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Sleep Apnea and Heart Health


by Kim Beardsmore

sleeperWhilst being tremendously debilitating due to incessant tiredness, sleep apnea also has a much more insidious effect on the human system.  In fact, sleep apnea if left untreated can be dangerous leading to serious health problems  such as high blood pressure, congestive heart failure, hypertension, abnormal heart rhythm (arrhythmia), excessive carbon dioxide levels (hypercapnia), stroke and heart disease. The link between sleep apnea and heart disease as yet however is still not completely understood.

Despite the link between heart related health problems and sleep apnea, researchers are unable to determine whether sleep apnea directly contributes to the development of heart disease or exactly what other factors are involved. One thing however, is clear- for a person diagnosed with sleep apnea in the present, this person's chance of developing hypertension at some stage in the future are very great. Studies have shown that when those who suffer from sleep apnea and high blood pressure are treated for both, the two conditions improve significantly. This also is the case for heart disease and sleep apnea.

During a sleep apnea episode at night, blood pressure will shoot up because the level of oxygen drops and thus serves to stimulate receptors in the body that make their way to the brain. Once this happens, the brain sends a message to the nervous system informing the blood vessels to "tighten up" so to speak, to allow them to increase the oxygen flow to both the brain and the heart and then to other parts of the body.

A patient who suffers from the cessation of breathing many times per night that lasts for anywhere from one to four minutes at a time can cause a great deal of stress overload on the heart. Interestingly enough this phenomena tends to carry over into a patient's waking hours. The reduced levels of oxygen are likely to set off "multiple mechanisms" that take place even when the patient is awake and breathing regularly.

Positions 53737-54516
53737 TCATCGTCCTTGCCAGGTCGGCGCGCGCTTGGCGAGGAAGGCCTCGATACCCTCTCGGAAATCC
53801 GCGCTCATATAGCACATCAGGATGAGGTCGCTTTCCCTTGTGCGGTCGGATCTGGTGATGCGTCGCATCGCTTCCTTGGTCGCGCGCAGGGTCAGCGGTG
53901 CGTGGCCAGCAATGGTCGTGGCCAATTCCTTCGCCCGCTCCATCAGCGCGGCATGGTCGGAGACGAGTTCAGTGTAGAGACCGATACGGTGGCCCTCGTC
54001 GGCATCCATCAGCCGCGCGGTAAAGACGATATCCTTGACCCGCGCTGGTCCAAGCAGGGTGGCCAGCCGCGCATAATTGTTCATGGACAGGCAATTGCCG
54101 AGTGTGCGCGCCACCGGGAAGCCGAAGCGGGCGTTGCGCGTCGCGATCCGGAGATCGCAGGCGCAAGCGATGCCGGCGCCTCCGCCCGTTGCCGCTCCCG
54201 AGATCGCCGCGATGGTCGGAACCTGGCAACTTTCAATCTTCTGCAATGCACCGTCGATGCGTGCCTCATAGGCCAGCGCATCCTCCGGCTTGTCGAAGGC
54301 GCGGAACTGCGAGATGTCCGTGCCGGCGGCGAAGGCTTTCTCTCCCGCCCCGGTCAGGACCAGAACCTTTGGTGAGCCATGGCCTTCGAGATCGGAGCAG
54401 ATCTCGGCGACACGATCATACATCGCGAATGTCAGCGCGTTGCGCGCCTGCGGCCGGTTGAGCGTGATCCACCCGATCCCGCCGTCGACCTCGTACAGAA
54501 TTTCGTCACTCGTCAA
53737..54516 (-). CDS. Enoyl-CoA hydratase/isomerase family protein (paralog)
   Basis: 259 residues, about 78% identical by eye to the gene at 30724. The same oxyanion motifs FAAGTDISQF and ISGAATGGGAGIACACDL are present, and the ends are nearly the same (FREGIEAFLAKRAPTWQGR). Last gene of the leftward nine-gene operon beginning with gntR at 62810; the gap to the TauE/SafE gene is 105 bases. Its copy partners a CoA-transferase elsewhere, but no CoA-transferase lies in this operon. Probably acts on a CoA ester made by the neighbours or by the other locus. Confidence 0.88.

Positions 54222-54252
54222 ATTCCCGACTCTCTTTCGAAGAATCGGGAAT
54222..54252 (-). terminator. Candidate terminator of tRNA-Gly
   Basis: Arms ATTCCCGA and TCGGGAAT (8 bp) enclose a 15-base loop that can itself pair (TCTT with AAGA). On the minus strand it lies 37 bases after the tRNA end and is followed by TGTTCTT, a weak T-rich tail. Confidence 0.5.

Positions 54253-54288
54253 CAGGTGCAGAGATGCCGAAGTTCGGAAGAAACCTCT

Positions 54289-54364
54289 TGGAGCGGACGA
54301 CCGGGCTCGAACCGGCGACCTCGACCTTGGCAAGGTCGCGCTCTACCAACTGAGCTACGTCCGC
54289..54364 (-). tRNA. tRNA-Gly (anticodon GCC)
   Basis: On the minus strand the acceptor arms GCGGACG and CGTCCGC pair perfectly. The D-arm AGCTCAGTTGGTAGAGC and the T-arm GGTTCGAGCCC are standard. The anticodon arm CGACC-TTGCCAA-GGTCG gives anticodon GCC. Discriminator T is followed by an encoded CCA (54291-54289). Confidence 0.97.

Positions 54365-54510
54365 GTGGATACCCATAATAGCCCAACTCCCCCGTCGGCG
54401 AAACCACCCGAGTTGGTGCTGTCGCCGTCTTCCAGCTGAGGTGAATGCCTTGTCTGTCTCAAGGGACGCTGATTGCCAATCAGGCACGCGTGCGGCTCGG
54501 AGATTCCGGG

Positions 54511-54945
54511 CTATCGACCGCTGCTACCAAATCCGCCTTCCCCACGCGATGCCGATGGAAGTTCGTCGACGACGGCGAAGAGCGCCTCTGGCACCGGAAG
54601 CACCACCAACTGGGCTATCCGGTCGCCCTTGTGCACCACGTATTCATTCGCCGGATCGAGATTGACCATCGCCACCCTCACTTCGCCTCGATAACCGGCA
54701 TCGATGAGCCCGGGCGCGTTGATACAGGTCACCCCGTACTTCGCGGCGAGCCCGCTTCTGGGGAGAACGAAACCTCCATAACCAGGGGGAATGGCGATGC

Those with sleep apnea are 2.3 times more likely to develop congestive heart failure than are those without sleep apnea. For obstructive sleep apnea patients the risk for having a stroke is 1.5 times more likely. As well those who suffer from atrial fibrillation can have more complications due to obstructive sleep apnea. Atrial fibrillation is a condition where the atrium (or upper portion of the heart) is not beating in synch with the ventricle (or lower portion of the heart).

The treatment for atrial fibrillation is to "cardiovert" the heart. What this means is that the atrium is reset in such a way that it beats in harmony with the ventricle. After going through the "cardioversion" over half of patients find that their atrial fibrillation will return. Those suffering from obstructive sleep apnea are likely to have an eighty percent chance that they will suffer from the heart problem again in the future. The risk of sudden, expected death is greatly increased in patients who suffer from both obstructive sleep apnea as well as any heart related problem.

Regular visits to the doctor and following the proper treatments including taking medications as directed is so important for those who suffer from both of these types of serious health problems. If left untreated either one of these conditions together can cause serious damage to a patient.




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